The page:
The elbow curls exercise doesn’t take much time and no equipment is needed. It strengthens, activates, and balances the shoulder and upper back muscles that are involved with the shoulders’ ball-and-socket proper function. Perform it regularly, even if you don’t have any problems. Keeping your shoulders functional and balanced will prevent future injuries.
- Stand by the wall, with your feet parallel and hip-apart and your ankles, knees, hips and shoulders aligned over each other.
- Keep your heels, glutes, upper back, and head touching the wall.
- Curl your fingers into your palm and put the knuckles on your temples with thumbs pointing down, and push your elbows back until they touch the wall.
- From this starting position, slowly bring your elbows forward until they touch in front of your chest, while keeping your knuckles on your temples. The knuckles will want to move around. Make sure that they stay in place after each repetition.
- Keep your head touching the wall at all times.
- Perform 50 repetitions. It can be difficult in the beginning, but it will get easier as your shoulder joints get more functional.
- Do not hurry with the movement. Breathe deeply while focusing on the quality, and correct form for each repetition. Keep in mind that you are rebalancing your shoulders and teaching them to function properly.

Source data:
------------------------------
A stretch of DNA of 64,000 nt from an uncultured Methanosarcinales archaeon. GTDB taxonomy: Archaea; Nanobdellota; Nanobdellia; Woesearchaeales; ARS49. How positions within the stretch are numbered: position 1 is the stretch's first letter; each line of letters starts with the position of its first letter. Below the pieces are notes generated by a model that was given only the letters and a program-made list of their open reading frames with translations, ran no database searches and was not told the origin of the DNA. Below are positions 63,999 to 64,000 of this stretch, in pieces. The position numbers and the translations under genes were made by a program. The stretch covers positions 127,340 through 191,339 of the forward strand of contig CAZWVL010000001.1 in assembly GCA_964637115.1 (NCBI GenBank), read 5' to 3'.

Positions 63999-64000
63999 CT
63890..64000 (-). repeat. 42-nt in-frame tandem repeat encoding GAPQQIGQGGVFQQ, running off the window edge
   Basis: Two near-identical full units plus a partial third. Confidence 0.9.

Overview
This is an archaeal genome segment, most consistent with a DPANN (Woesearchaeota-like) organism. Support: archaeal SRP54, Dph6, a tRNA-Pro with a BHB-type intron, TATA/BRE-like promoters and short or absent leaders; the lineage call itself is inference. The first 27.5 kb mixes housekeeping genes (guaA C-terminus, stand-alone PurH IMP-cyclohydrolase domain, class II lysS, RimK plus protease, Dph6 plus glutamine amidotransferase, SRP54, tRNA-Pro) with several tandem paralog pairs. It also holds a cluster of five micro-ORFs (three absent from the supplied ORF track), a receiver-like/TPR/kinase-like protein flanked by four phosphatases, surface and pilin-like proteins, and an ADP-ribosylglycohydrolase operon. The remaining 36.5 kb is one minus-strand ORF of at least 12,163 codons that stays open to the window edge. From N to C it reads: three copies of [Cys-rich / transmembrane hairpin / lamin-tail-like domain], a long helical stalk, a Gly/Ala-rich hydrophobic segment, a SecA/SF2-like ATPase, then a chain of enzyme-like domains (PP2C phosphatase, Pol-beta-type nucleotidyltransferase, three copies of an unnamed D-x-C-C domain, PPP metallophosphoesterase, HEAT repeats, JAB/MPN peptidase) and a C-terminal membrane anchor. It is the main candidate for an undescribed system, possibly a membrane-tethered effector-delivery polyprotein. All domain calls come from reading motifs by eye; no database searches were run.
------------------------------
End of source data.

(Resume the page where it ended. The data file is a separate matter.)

This simple arm circles exercise is very efficient for reestablishing proper function of the shoulder joint. If you have severe dysfunctions, you will find the exercise quite tough, when done correctly. It will strengthen the muscles of the upper back that are often weak and tight because of the constant pull of the shortened chest muscles.
Stand straight with your head up and feet hip-width apart. Lift your arms to the sides of your body, parallel with the floor. Face your palms down and thumbs pointing forward. Squeeze the shoulder blades together. While keeping your shoulders leveled at all times, perform 6-inch circles forward in the direction of the thumbs and feel every muscle in your shoulders and upper back. After 30 circles, face your palms up and perform another 30 circles backward, in the direction of your thumbs. You may feel more tightness, soreness, and clicking sounds in your dominant arm. Perform the arm circles regularly until both arms feel even and your shoulders retract back.